WARNING: Really hideous "art" ahead! Please vote for your favorites in the comments section (if you get that far without clawing your eyes out).
|The rodeo clown, after the show.|
It's no secret that I frequent places that harbor typewriters, bits of old technology, interesting books and other cultural breccia. Bad black velvet art fits the latter category. As strange as it may seem, my heart goes "pitter-pat" when I find a particularly grotesque piece in an antique mall or thrift store. These are few from the last year or so.
I'll start with one of the classic themes: the Bullfighter. Once upon a time in America, people had Mediterranean inspired furniture and art in their living and family rooms - kind of like a really old Mexican restaurant.
The Bullfight is by far the most common black velvet theme I run across. Some of it is quite expressive. I just can't quite imagine it on a modern living room wall except as an intentional bit of irony.
The majesty, I tell you.
Sadly, at some point the bull must be dispatched. I'll move on to other sporting events. Horses-in-motion is another recurring theme. This one also happens to be the ever popular Romanticized Native American genre.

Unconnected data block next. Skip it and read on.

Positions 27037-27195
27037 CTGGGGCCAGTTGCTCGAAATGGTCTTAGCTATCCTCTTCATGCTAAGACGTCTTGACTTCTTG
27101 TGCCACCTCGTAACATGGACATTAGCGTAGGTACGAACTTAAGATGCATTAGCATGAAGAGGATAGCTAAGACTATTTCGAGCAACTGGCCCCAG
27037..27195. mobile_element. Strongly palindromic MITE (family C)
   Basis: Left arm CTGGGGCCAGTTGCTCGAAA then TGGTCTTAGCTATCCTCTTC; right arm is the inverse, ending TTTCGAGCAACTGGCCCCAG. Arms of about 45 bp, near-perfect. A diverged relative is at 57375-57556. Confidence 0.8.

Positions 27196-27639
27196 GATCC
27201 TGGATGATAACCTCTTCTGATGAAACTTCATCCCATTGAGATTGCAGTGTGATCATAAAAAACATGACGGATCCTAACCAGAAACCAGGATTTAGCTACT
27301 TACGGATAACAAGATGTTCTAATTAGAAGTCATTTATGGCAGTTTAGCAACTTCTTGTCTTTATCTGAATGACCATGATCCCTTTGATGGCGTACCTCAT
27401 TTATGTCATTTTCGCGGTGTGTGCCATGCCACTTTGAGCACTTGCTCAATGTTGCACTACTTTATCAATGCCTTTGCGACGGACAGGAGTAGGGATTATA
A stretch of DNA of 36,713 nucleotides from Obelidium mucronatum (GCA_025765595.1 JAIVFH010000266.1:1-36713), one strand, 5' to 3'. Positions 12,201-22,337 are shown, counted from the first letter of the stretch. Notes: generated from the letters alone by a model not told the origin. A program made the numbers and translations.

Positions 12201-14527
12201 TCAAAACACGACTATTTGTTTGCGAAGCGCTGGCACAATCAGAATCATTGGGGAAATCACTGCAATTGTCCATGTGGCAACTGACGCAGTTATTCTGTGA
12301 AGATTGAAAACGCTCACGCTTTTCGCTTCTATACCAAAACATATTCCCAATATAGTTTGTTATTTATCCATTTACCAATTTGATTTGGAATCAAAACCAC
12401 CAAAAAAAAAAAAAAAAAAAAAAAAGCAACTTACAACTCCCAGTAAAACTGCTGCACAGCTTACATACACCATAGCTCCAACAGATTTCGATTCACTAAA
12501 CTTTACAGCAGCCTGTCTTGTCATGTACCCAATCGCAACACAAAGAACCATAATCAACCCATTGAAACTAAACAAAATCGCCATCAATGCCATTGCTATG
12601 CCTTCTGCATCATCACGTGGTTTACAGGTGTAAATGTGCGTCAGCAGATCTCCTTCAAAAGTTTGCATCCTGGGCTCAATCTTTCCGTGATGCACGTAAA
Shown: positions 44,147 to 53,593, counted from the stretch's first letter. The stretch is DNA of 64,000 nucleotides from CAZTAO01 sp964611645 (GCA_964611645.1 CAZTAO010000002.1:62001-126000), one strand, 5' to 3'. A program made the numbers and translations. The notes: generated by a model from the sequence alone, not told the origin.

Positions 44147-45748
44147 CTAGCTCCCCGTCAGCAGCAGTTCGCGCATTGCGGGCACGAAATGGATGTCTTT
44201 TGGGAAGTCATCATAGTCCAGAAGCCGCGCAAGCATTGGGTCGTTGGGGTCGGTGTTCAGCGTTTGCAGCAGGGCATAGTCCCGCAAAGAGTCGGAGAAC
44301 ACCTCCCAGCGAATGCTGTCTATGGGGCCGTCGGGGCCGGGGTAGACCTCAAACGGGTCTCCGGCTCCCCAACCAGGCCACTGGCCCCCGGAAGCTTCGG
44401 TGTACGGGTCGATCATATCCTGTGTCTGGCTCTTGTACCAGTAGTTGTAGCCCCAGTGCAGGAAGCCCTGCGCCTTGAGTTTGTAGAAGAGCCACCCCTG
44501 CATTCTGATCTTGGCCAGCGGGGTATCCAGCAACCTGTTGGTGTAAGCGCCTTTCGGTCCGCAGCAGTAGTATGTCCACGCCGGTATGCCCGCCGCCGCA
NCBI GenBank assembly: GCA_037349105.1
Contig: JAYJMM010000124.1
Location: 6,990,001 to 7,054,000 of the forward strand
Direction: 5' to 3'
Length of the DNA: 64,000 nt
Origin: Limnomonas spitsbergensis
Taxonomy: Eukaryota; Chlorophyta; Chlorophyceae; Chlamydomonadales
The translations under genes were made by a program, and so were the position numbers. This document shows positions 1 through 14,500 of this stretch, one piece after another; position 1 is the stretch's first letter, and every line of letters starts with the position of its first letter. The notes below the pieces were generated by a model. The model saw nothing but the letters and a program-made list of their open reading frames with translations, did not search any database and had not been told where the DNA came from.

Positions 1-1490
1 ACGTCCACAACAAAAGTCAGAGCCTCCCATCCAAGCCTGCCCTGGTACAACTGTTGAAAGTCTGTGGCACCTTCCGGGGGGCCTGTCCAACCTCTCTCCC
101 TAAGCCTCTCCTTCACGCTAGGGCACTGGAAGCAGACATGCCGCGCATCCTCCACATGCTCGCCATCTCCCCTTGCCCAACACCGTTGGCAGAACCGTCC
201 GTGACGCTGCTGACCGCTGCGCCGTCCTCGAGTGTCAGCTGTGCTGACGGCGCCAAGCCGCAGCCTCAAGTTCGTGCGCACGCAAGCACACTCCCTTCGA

The Romans really knew how to throw a party!
Ripping off famous cartoon characters is also good sport. Some prefer track and field events.
For some strange reason, I've run across three slight variations of Snoopy playing baseball. Those eyes... they haunt me.
Elvis is the most famous black velvet portrait cliche. I've only seen a few, but for now I'll share a kinda scary rendition of The Duke as Rooster Cogburn.
Yeah, I think black velvet portraits will need their own post. That would be good for mid-winter when cabin fever is setting in.
If you made it this far, count me as very impressed! You have amazing intestinal fortitude and impressive intelligence as evidenced by the fact that you can still read after losing many IQ points. Maybe you should relax and have a drink. Just so you know, even black velvet creatures get tired and need a rest!
Really, someone actually painted that bunny creature and someone presumably hung it on a wall. Come to think of it, he kind of reminds me of Senator Kevin, the Lost Bunny of the Apocalypse, from the comic strip "Prickly City". Maybe he spent an evening with Hunter S. Thompson.
I wish I could say something profound about the redemptive and emotionally powerful nature of velvet art. But the world doesn't always work that way. Sometime bad art needs to be enjoyed for the kitsch relic that it is. Rest assured, I cannot avert my gaze from the velveteen beauties and will share more in the future. Thanks for reading. I look forward to your snarky comments.